With 20 Official Languages, Is EU Lost in Translation?

James Owen in London
for National Geographic News
February 22, 2005

The European Union has been operating in 20 official languages since ten new member states joined the legislative body last year. With annual translation costs set to rise to 1.3 billion dollars (U.S.), some people question whether EU institutions are becoming overburdened by multilingualism.

Brussels, Belgium, the European Union's headquarters city, is fast getting a reputation as the new Babel. Parliamentary sessions are conducted 20 languages simultaneously. With further countries soon to join the EU, some analysts fear the effectiveness of its institutions could be getting lost in translation.

Czech, Estonian, Hungarian, Latvian, Lithuanian, Maltese, Polish, Slovak, and Slovene are the most recent tongues to become official EU languages. With the countries of Bulgaria, Croatia, and Romania also on the EU membership waiting list, the body is due to accommodate several more languages by 2010.

Even before expansion in 2004, the EU ran the world's largest translation operation—twice as big as that of the United Nations, which has six official languages.

EU institutions currently require around 2,000 written-text translators. They also need 80 interpreters per language per day, half of which operate at the European Parliament. The total annual cost of EU multilingualism will soon rise from 875 million dollars U.S. (670 million euros) to 1.3 billion dollars U.S. (1 billion euros), according to the European Commission, the union's executive body.

The European Parliament requires some 60 interpreters to help elected politicians from the 25 member states understand each other. These interpreters work in soundproofed booths, translating the words of European members of Parliament (MEPs). Even so, unfamiliar words or phrases can leave interpreters lost for words, says Struan Stevenson, a British MEP.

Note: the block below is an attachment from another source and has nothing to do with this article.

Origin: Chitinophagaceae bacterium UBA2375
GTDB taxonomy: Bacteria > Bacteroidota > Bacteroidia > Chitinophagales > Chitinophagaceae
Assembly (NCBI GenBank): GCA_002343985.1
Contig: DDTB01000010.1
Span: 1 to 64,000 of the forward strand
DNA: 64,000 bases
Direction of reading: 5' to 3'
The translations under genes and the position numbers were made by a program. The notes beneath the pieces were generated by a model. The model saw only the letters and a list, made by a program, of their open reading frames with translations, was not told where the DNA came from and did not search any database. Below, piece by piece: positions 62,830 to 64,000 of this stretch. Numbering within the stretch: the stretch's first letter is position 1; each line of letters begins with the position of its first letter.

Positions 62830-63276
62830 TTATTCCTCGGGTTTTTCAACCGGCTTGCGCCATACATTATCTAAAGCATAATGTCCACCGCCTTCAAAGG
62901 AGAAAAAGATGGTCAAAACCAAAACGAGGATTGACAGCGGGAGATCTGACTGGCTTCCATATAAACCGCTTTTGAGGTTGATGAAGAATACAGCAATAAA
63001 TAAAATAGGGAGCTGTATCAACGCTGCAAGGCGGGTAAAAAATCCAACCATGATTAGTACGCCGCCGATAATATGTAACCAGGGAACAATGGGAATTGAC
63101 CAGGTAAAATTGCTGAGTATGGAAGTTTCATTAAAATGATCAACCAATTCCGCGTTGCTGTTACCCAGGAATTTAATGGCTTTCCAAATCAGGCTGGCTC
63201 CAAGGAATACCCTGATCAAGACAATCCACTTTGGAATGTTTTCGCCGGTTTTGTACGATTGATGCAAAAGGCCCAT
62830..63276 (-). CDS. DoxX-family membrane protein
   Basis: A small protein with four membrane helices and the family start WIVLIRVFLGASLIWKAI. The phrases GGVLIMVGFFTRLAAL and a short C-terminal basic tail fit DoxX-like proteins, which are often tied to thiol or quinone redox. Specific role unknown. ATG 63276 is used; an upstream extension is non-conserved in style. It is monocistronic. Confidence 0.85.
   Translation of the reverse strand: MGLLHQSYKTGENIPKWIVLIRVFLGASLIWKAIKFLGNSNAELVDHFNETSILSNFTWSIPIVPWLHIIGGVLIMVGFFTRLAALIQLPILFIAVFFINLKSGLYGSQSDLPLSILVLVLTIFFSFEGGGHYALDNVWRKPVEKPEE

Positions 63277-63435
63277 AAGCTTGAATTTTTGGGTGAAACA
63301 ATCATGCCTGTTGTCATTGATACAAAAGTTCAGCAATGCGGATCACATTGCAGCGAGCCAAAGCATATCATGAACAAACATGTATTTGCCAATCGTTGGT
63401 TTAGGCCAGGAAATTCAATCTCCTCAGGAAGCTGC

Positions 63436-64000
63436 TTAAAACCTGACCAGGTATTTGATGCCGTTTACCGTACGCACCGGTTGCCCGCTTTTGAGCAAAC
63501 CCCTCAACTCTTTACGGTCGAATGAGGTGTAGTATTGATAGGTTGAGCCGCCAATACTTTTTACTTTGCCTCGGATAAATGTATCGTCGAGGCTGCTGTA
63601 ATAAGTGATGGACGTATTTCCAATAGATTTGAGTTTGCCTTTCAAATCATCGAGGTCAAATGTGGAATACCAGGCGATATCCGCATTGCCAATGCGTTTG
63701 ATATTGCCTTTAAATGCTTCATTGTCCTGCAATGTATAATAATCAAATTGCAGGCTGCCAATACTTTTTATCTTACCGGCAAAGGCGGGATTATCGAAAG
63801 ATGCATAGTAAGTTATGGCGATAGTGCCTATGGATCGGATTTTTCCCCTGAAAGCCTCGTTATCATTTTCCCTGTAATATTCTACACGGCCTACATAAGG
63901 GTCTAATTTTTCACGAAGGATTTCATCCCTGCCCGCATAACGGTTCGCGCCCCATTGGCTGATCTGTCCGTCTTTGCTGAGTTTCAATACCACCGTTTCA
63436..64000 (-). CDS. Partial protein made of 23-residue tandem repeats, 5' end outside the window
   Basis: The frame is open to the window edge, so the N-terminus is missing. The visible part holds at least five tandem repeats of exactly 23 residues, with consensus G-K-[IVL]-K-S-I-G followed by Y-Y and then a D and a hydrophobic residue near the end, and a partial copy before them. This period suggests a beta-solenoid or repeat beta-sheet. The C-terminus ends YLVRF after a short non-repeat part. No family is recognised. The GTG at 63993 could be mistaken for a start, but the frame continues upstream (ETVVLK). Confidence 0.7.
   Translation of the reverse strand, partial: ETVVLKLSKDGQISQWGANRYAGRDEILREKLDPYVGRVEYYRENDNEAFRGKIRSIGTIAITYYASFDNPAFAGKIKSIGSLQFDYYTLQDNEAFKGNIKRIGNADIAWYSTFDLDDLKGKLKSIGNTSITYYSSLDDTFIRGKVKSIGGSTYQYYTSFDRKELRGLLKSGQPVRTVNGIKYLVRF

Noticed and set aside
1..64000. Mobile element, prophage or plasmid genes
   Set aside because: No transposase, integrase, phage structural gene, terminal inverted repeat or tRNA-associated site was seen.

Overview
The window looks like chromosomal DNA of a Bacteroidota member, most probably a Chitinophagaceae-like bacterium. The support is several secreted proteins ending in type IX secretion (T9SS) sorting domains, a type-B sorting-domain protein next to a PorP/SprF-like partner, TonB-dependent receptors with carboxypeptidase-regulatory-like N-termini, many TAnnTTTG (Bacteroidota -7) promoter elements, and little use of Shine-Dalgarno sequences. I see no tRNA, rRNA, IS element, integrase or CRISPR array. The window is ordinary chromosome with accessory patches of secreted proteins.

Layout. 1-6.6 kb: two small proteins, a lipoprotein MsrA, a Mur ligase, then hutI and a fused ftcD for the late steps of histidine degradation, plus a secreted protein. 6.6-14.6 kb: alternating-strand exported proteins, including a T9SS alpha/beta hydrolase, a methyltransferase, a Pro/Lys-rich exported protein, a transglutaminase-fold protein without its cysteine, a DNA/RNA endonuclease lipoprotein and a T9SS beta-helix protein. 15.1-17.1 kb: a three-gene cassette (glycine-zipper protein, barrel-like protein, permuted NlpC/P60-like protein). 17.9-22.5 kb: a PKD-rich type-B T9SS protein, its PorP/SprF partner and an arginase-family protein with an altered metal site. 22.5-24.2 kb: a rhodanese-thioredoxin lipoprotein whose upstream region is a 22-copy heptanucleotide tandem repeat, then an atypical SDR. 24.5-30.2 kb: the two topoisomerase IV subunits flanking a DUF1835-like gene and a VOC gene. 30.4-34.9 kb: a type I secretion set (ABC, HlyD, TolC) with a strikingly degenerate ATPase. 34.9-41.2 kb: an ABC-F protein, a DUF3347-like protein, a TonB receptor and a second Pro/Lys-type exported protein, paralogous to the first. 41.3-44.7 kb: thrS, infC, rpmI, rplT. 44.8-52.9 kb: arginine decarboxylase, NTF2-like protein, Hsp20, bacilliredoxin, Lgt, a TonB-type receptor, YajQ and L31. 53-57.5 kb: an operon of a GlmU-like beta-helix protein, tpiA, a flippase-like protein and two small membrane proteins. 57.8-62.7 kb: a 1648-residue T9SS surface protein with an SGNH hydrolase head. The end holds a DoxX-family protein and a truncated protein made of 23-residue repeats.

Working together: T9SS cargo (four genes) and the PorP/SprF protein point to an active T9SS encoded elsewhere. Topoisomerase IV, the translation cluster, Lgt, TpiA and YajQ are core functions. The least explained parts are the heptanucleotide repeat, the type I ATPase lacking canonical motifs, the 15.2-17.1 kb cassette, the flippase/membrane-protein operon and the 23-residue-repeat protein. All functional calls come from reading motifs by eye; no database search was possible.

Referring to a debate last month, Stevenson said, "The system ground to a sudden halt when a British MEP described the EU Constitution as 'gobbledygook.' Apparently there is no such word in Polish and some of the other East European languages. The interpreters were flummoxed—and that's another word they'd find hard to tackle."

Comic misunderstandings can arise that become part of Brussels lore. For instance, during an agricultural working group session, "frozen semen" was translated into French as "frozen seamen."

Another MEP recalls how the expression "out of sight, out of mind" became "invisible lunatic" after a computer-aided translation.

Fundamental Right

On a more serious note, Stevenson said, "Because it is deemed a fundamental right to be able to communicate with your electors in [your] own tongue, the parliament now has to work in 20 different languages. This exercise currently consumes tens of thousands of tons of paper a year, as every word spoken has to be typed up and filed in mountainous archives."

The European Commission (EC), the legislative body of the European Union, says it's essential that legislation is published in the official languages of all member states, because EU citizens can't be expected to comply with laws they don't understand.

Continued on Next Page >>


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